Here is a recipe from my mom. Mom inspired me to not aspire to be a house wife. She couldn’t hide how bored she was. Although she was loving and nurturing, I found myself weaving tales of school that went well beyond what actually happened because I felt the need to entertain her. I was finally busted when I told an elaborate story about having speech therapy. Not only did I not need speech therapy, I claimed that the therapist gave me a Payday Candy bar.
Mom made this cake for my dad’s birthday. I’m not sure why it’s called a Russian Tea Loaf although I once had a Russian tell me that if you have blue eyes, you are part Russian. In the 1950s-80s, the U.S. and Russia were locked in a Cold War which made Russia glamorous. My family lived in Washington D.C. during the Bay of Pigs incident and learned early in life to duck and cover. I practiced running home from school to die with my mom in ten minutes or less. I even had a sleeping bag at school in case the Big One was launched and not detected in time and the school was used as a bomb shelter. If you see older citizens of the U.S. with no savings and their health shot through from bad living don’t judge. They were taught from an early age that they were going to die young. Now we have school lock down drills and terrorist threats so only those who grew up in the 90s escaped that sense of doom and dread that is part of our culture.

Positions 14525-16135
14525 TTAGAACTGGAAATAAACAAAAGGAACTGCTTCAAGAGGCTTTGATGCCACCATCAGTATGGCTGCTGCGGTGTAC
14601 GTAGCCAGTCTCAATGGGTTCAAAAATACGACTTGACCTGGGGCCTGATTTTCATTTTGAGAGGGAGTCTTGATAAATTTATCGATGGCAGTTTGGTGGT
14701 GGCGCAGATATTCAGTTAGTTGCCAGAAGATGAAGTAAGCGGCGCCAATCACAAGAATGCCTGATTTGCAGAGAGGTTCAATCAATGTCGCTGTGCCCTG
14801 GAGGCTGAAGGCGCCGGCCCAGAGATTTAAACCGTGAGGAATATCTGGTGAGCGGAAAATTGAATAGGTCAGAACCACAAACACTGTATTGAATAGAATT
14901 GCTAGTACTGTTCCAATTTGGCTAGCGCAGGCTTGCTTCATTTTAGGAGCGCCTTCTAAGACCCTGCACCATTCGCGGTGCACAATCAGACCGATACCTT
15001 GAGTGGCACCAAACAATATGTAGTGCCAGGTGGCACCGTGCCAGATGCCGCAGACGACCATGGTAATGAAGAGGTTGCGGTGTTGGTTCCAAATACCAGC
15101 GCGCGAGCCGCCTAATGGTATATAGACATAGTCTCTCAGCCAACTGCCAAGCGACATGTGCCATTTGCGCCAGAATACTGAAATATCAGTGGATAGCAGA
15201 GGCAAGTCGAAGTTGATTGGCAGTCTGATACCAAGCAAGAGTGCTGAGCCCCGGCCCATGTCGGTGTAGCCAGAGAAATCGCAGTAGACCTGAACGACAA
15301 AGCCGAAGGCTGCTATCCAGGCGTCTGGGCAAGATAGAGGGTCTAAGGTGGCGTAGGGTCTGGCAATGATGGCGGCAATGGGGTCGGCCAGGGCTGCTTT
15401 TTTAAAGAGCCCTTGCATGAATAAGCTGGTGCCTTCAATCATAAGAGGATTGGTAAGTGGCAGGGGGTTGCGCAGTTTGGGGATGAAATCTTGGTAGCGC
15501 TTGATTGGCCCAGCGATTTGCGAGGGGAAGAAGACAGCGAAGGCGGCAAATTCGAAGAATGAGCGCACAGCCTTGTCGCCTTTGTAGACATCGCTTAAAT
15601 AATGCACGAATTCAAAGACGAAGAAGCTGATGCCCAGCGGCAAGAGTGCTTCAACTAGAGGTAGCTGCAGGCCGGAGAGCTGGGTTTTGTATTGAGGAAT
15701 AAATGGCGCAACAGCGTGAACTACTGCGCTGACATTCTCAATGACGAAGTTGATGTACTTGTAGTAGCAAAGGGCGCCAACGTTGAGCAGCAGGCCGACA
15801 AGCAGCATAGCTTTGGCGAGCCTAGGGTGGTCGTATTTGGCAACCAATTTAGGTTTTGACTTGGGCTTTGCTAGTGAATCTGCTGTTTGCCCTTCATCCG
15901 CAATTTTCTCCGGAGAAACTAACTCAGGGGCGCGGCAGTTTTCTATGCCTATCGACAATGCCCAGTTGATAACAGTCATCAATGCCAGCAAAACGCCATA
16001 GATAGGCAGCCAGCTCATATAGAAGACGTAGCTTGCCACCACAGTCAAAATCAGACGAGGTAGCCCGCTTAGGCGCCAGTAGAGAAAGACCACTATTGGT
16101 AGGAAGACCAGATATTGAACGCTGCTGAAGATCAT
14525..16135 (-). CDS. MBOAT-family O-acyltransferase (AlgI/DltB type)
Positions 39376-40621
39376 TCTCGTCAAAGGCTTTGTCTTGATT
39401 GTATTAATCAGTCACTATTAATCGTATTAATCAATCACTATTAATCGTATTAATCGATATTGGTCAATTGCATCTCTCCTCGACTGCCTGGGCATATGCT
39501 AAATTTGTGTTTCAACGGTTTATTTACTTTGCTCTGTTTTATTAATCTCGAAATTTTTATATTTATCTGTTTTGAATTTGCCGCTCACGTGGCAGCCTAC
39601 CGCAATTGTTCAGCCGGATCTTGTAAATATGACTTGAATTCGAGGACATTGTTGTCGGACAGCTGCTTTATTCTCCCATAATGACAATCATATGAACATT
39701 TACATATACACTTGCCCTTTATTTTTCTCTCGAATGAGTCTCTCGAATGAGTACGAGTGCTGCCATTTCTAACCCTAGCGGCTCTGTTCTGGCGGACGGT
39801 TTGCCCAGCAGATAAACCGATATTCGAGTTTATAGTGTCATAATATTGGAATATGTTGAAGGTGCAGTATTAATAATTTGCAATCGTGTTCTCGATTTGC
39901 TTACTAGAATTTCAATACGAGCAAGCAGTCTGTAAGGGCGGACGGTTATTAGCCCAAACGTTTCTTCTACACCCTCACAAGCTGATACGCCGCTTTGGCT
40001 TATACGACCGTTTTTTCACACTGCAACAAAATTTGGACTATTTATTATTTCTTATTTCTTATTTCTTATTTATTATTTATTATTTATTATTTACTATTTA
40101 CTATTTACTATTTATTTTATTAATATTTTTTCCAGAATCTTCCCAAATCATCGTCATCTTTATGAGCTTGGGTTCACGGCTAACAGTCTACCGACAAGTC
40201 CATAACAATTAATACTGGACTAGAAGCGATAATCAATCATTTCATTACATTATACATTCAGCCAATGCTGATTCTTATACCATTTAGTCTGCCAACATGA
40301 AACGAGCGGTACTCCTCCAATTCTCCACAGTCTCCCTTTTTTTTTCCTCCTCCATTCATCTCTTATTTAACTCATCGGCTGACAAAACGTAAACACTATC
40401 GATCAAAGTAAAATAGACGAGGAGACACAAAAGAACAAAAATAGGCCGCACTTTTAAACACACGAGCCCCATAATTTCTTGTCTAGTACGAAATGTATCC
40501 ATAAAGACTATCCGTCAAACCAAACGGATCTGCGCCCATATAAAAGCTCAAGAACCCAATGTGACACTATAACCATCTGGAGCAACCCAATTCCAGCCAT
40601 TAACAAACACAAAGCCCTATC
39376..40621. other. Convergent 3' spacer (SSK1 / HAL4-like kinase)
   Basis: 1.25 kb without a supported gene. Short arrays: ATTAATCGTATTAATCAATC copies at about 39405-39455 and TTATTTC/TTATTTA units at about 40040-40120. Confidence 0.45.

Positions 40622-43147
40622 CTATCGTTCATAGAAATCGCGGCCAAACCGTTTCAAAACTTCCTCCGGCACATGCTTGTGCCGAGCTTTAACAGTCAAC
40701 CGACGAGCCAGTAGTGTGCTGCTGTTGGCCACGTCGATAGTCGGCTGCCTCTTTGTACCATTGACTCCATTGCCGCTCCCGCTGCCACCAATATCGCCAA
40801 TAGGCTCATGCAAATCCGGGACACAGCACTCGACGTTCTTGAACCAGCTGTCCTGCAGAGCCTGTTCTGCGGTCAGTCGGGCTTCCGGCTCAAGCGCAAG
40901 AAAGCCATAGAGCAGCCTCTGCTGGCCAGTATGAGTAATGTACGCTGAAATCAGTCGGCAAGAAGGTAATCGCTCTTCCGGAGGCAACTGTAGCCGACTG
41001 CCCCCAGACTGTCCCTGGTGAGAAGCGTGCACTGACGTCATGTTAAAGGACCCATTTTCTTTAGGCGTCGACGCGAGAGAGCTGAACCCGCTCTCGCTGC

As with most mid-century cooking, this uses a pre-made item, the angel food cake, an American invention. It also contains an unspecified package size. Sorry about that. There wasn’t the vast array of choice back then. Cut the cake with a serrated knife.
Russian Tea Loaf
Buy an angel food cake.
5 eggs–remove yolks and set aside
3/4 cup sugar
1 1/2 cups half and half
1 envelope unflavored gelatin
1/4 cup cold water
1 pt whipping cream
1 tsp vanilla
Beat yolks until light and add sugar. Heat cream in double boiler. Add egg yolks mixture and cook until thick.While custard is hot, add gelatin which has been dissolved in cold water. Let cool and add stiffly beaten whipping cream and vanilla. Cut cake in 3 layers and put custard between layers and over entire cake.
Enjoy and bombs away!
4 thoughts on ““Duck and Cover” Russian Tea Loaf”
I feel the part about the serrated knife is especially important. But that’s probably because I don’t cook/bake much.
Pretty sure my mom didn’t enjoy cooking either. She cooked two meals, Sunday roast beef and chicken/dumplings on a different day. But she was a great Head Librarian at a Community College!
LikeLiked by 1 person
Thanks for the recipe. I am making today! Have enjoyed by years. Connie’s Russian Tea Loaf was always great!
My husband has wanted me to make this for years! Thank you, thank you, thank you!! His Dutch grandmother made this for his birthday every yeat.
LikeLiked by 1 person
Thanks for letting me know. I hope it was delicious!